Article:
Barbecue. What exactly is it? An outdoor social gathering? The act of cooking outside over a grill? Or is it the grill itself? In the Lowcountry, it’s none of the above. There is only one definition of barbecue here, and it is delicious!
But just how did barbecue become the signature dish of the region?
Some food historians suggest Spanish explorers encountered their first taste of it when they landed in the New World five centuries ago. The native peoples in both the Caribbean and southeastern North America cooked meat very slowly over burning embers in an open pit. The Spanish dubbed this new style of cooking “barbacoa.” However, there is another theory that the French term “barbe-a-queue” — meaning beard-to-tail — that may have been the origin of the word, since the entire pig, head to tail, is cooked. We may never know for sure which language should be credited.
But we do know that barbecue is traditionally pork rather than beef since, in the South, pig farming — rather than raising cattle — was the norm. Pigs were less expensive to maintain since they don’t require large open fields, and they could even be set loose in forests to feed themselves when money was tight. The low-and-slow nature of cooking the meat allows the fatty pork to tenderize and be pulled easily from the bone. Subsequently, pork became a staple in the diet of Southerners.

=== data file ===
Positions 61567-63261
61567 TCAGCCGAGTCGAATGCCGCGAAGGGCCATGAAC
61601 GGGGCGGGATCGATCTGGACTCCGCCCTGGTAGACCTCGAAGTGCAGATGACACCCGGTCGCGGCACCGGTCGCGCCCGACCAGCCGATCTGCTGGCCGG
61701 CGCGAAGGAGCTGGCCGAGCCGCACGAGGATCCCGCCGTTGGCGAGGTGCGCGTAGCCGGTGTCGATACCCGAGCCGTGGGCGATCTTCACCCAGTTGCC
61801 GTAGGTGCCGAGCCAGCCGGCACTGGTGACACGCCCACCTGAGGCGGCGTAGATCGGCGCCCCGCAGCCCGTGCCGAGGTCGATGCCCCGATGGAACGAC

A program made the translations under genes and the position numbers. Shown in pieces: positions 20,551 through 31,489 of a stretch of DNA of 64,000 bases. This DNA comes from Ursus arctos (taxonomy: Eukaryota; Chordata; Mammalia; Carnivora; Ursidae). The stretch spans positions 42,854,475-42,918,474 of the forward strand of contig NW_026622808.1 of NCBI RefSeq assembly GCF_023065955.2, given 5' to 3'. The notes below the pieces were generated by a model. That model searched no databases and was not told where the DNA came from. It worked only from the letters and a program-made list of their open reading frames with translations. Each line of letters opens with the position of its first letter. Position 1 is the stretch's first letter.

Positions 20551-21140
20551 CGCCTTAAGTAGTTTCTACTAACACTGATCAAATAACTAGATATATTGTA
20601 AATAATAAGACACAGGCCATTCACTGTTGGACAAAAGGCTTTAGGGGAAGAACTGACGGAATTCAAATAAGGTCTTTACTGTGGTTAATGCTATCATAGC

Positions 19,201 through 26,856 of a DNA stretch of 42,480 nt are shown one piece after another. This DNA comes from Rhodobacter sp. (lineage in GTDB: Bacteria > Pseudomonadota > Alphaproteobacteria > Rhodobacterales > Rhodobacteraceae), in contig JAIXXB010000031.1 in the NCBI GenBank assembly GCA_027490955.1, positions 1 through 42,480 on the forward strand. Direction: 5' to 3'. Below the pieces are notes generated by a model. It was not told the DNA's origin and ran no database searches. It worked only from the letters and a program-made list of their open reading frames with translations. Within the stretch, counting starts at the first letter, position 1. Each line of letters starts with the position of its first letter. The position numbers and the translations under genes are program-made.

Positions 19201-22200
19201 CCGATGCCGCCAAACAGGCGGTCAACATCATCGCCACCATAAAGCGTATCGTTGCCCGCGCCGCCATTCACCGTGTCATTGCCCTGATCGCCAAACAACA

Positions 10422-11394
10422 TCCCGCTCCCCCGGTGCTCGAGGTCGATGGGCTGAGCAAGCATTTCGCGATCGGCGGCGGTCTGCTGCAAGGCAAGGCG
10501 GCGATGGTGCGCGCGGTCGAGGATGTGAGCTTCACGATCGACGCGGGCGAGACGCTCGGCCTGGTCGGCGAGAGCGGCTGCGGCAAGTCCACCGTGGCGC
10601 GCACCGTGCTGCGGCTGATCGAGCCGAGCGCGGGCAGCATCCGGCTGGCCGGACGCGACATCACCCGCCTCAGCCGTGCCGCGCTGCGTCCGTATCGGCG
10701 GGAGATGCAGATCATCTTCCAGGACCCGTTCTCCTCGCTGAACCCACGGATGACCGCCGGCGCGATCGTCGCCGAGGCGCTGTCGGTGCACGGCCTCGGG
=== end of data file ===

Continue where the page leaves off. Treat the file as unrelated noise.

By the late 1800s, “barbecue men” became famous in local communities for their expertise as pit masters. They were often sought out for annual public holiday celebrations, church picnics and private events. By the 1920s, one such celebrity in Columbia sold his specialty to the public on a more regular basis at his barbecue stand. At a cost of 60 cents per pound, each buyer was required to bring his own bucket.
Barbecue became particularly important in African American culture and cuisine, especially after the Civil War. Emancipation Day was celebrated annually for many years with large social gatherings and the requisite open-pit barbecued pig. When blacks began moving to northern cities in the early 20th century, they took this cooking technique with them, leading many to establish “barbecue joints” there. Cornbread and fried okra became the usual side dishes at those restaurants, introducing urban communities to these traditionally rural Southern foods.